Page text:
In a direct rollover, your plan administrator pays the funds directly to your new retirement account. The benefit of this method is that it keeps things simple and there is little risk of complications or incurring penalties.

There is also the option of using the indirect rollover. With this method, the funds are paid to you, and you must deposit them into your new account. The funds must be transferred to the new account within 60 days, or else the money will be treated as ordinary income by the IRS and you will have to pay taxes on them.

For most people, a direct rollover is recommended as it minimizes the risk of mistakes.

Typical Indirect Rollover IRA Mistakes

While IRA rollovers are convenient, they come with their own set of rules just like any other retirement account. Make sure to follow these rules in order to avoid paying any unnecessary penalties and fees.

  • 60 day rule

There is a 60 day window to place your funds into your new account from your old account. If the 60 days is exceeded then the IRS will treat the funds as ordinary income and will tax them accordingly.

Sometimes there are circumstances that are out of your control that prevent you from abiding by this rule. If this is the case, there are exceptions such as the waiver for hardship that can protect you.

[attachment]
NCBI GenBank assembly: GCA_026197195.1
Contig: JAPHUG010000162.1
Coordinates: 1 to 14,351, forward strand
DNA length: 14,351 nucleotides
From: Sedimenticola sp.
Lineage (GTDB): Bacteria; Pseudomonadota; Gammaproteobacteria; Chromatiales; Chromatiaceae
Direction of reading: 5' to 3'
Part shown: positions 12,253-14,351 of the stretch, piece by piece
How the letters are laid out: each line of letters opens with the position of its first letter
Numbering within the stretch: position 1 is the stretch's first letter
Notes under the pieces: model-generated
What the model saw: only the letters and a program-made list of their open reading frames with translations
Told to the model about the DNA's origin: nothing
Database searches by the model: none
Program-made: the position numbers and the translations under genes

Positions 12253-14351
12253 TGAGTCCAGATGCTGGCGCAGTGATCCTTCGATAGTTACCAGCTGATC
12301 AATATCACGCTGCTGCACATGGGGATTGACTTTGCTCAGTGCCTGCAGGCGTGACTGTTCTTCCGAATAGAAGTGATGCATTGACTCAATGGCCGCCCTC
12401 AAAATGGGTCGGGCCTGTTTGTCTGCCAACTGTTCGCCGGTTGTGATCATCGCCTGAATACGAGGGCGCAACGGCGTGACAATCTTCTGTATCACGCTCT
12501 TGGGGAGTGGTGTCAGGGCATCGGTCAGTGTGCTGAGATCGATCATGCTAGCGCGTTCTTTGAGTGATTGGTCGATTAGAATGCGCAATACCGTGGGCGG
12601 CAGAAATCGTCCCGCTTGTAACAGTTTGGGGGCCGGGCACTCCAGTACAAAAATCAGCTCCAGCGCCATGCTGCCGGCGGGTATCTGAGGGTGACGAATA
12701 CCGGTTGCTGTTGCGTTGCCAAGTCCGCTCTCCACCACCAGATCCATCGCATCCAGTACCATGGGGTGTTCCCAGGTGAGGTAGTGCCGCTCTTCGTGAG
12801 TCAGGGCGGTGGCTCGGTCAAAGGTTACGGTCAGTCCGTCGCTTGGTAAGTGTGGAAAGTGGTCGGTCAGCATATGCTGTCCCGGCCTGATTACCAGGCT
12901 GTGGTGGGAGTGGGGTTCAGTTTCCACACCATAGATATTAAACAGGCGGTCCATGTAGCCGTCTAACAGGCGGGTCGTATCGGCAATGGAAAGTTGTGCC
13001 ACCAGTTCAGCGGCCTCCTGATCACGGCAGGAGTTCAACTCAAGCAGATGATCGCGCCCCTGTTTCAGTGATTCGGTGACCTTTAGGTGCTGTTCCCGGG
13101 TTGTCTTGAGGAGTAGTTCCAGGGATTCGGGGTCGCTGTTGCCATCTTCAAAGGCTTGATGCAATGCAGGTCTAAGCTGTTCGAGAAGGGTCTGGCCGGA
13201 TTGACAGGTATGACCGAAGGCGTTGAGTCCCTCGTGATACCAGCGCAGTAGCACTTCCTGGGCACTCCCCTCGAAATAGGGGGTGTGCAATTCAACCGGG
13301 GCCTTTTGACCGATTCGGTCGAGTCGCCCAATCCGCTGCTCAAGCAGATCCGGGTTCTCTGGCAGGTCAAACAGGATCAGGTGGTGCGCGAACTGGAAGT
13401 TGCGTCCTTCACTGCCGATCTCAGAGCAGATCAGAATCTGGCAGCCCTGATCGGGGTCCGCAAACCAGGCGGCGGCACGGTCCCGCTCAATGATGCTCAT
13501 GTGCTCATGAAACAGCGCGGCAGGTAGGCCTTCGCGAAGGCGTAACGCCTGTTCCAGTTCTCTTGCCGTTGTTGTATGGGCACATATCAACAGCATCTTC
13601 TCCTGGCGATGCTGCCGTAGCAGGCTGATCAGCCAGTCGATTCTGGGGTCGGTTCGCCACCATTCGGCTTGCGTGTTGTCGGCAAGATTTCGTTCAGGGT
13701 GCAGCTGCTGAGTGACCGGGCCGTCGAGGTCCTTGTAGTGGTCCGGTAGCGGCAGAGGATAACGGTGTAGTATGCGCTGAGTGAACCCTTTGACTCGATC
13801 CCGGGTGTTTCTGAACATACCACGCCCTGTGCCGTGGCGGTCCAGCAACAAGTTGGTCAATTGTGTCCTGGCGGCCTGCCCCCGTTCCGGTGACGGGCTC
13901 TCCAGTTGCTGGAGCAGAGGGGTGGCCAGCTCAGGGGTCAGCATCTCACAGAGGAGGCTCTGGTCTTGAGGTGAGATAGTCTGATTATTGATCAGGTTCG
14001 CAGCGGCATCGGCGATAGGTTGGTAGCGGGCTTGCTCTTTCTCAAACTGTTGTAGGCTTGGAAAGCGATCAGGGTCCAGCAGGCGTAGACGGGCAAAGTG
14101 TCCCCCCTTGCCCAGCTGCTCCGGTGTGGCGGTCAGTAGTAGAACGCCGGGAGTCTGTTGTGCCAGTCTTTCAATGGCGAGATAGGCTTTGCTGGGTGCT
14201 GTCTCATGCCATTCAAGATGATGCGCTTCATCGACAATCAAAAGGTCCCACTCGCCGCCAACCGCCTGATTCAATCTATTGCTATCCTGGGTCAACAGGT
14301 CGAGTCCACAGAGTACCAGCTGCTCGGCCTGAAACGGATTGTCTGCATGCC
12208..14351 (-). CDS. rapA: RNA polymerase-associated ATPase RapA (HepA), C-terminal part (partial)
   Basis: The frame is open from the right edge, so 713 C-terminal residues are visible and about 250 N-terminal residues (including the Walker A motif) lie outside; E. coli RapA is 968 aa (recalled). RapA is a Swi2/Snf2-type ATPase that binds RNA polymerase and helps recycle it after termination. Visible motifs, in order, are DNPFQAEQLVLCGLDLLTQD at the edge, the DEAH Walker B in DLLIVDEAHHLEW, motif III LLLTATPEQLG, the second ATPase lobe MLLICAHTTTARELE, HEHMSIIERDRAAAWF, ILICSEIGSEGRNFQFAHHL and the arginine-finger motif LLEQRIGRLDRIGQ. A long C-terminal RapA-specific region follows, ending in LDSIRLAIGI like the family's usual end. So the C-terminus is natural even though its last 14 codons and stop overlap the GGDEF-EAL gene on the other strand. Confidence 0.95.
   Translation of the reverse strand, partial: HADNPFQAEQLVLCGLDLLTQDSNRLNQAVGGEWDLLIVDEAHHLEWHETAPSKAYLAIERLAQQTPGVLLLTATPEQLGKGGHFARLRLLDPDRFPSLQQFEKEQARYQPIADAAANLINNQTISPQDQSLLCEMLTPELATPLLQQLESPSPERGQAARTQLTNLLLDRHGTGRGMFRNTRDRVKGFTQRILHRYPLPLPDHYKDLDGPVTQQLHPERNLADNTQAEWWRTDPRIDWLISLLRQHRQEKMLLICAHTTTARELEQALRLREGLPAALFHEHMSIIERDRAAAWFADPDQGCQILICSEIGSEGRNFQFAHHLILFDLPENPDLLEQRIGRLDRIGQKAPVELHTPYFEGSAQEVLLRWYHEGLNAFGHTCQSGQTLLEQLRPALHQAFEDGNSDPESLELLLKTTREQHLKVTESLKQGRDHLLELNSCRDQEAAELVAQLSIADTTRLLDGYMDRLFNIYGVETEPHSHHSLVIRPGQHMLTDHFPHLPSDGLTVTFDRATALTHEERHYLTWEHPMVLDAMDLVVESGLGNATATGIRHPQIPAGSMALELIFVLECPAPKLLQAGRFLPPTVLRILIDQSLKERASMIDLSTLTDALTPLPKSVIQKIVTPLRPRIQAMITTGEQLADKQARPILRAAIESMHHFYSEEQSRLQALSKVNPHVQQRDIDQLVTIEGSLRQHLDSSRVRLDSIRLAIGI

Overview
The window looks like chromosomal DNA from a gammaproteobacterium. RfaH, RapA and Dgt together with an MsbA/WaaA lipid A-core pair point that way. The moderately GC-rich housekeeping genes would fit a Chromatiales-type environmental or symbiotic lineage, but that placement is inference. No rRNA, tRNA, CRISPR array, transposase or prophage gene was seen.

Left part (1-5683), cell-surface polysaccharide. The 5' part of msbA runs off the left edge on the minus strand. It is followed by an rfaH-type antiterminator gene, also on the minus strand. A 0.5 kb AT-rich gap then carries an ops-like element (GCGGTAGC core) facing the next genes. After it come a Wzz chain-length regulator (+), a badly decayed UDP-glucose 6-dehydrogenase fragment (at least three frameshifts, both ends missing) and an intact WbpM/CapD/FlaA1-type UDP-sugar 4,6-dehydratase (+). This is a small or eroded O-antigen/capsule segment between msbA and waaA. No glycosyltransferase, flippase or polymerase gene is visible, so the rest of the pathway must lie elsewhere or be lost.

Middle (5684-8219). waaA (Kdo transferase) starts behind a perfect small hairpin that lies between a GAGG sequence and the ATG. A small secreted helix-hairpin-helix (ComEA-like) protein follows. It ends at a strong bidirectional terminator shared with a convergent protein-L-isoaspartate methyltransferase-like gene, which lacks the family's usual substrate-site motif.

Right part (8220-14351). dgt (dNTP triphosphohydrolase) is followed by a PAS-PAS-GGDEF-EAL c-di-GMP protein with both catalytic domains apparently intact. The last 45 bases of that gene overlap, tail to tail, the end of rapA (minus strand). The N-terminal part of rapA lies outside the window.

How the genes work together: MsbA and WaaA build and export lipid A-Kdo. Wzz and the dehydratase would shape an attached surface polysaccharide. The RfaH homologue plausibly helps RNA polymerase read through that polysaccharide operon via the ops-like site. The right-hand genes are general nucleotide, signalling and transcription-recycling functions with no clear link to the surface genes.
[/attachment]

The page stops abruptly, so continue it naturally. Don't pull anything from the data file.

For example, you may receive a waiver as a result of hospitalization, disability, or an error on the part of the financial institution.

  • One year waiting rule

According to the one year waiting rule, you can only make one tax free rollover per year. This rule does  not apply to roth conversions.

  • Same property rule

The same property rule dictates that the rollover must consist of the same property as you had in your previous account. In other words, you can’t use the funds to purchase different assets than you already had. If different assets were purchased, the IRS would treat the funds as ordinary income and they would be subject to tax. Unless the party involved is over 59.5 years of age.

  • When not to Rollover

Rollovers are for when you want to transfer the funds themselves. If you simply want to switch your account to a different financial institution there is no need to do a rollover.

Instead, you are eligible to use the transfer method. A transfer does not have to be reported and has no restrictions on how many times it can be used per year.